1978 Ford F-250 Specifications

by Michael Gunderson

The Ford Motor Company first introduced the F-Series pickup truck in 1948. The truck was available in three new engine designs that were advertised as having more power and improved fuel economy over previous Ford trucks. The body panels of the truck series remained basically the same until the 1978 F-series. The 1978 truck was the first in the series with tilt steering. Other changes in that year included a larger "egg crate" grille design and a contoured bumper.

Dimensions

The gross vehicle weight (GVW) for the 1978 Ford F-250 three-seat utility truck is 3,450 kg or 7,606 lbs. Its height is 1,829 mm, the length of the vehicle is 5,360 mm and the width is 2,022 mm, or it's 72 by 211 by 79.6 inches.

Transmission

The four-speed manual transmission flywheel features 164 teeth and an outside diameter of 14.25 inches. The transmission cooler is a plate fin standard mount with an 11 ¾-inch hose barb. The dimensions are 11 x 71/4 by 8 inches. The five-speed manual transmission is rear-wheel drive with a 4-to-1 final drive ratio. The truck is also available with a three-speed rear-wheel drive automatic transmission.

Engine

The specifications for a 1978 F-250 truck with a 5.8-liter V-8 engine include a maximum torque of 429 Newton meters (316.4 foot-pounds), the maximum power is 162 kilowatts and the power-to-weight ratio is 11.94 to 1 kilowatts per kilogram. The compression ratio is 9 to 1 and the valve gear is overhead drive.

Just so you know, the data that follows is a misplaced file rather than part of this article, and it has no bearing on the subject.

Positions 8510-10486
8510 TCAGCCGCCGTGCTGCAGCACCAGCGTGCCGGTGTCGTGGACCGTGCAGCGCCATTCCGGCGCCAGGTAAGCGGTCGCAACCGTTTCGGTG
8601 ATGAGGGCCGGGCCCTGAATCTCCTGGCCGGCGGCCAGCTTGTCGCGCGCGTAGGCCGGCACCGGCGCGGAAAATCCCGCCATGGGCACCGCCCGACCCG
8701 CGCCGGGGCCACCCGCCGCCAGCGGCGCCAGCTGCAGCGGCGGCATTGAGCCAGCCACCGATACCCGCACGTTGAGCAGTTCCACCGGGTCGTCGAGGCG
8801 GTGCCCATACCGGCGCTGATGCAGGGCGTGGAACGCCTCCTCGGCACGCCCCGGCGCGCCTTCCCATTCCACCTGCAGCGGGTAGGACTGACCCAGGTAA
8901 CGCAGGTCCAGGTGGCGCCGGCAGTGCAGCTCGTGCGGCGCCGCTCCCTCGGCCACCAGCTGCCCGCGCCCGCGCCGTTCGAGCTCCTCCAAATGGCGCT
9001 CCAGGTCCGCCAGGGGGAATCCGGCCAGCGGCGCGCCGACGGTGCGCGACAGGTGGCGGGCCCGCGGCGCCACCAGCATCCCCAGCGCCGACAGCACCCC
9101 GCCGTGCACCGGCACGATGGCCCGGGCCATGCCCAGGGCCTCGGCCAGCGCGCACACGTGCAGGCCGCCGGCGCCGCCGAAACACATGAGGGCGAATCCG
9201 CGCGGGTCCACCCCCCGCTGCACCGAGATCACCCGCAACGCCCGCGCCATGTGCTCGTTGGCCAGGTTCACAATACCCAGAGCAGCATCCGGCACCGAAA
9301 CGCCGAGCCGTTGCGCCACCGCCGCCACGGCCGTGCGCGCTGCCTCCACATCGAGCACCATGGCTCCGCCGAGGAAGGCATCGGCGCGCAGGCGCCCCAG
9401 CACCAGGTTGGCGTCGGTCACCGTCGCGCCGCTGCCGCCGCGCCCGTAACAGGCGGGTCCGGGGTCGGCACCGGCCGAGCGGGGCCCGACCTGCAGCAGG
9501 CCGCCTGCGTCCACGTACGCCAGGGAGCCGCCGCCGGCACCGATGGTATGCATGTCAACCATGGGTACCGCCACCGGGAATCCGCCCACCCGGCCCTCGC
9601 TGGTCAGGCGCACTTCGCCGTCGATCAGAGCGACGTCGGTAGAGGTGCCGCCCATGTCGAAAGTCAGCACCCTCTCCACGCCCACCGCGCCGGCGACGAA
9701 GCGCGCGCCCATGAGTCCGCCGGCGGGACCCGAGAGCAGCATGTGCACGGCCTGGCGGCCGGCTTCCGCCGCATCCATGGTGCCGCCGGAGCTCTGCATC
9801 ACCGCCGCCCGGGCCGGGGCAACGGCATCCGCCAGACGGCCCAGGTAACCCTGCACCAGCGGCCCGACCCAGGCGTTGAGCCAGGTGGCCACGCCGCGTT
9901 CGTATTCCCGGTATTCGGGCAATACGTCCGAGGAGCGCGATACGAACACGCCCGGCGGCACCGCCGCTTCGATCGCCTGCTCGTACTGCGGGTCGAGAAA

Exhaust

The exhaust manifold is a 4.9L 300-cubic-inch two-bolt flange. The exhaust of the 1978 Ford 250 is one of the most popular parts, and is often customized by truck enthusiasts.

Steering and Suspension

The three-seat Ford 1978 utility truck has ball steering and a 47.5-foot turning circle. The front rim size is 5.5J by 16. The wheelbase is 133 inches, the front track is 65.5 inches and the rear track is 65 inches. The front brakes are disc and the rear brakes are of the drum type.

Fuel

The 1978 Ford F-250 uses leaded gasoline and has a fuel tank capacity of 19 gallons (72 liters).

About the Author

Michael Gunderson has been writing professionally since 2005. He is an independent film writer and director with several projects in the works. He has written for the comedy troupe "The Brothel" and produced his own television pilot, "Dingleberry." He has a Master of Fine Arts in screenwriting from the American Film Institute and a Bachelor of Arts in linguistics from New York University.

Photo Credits

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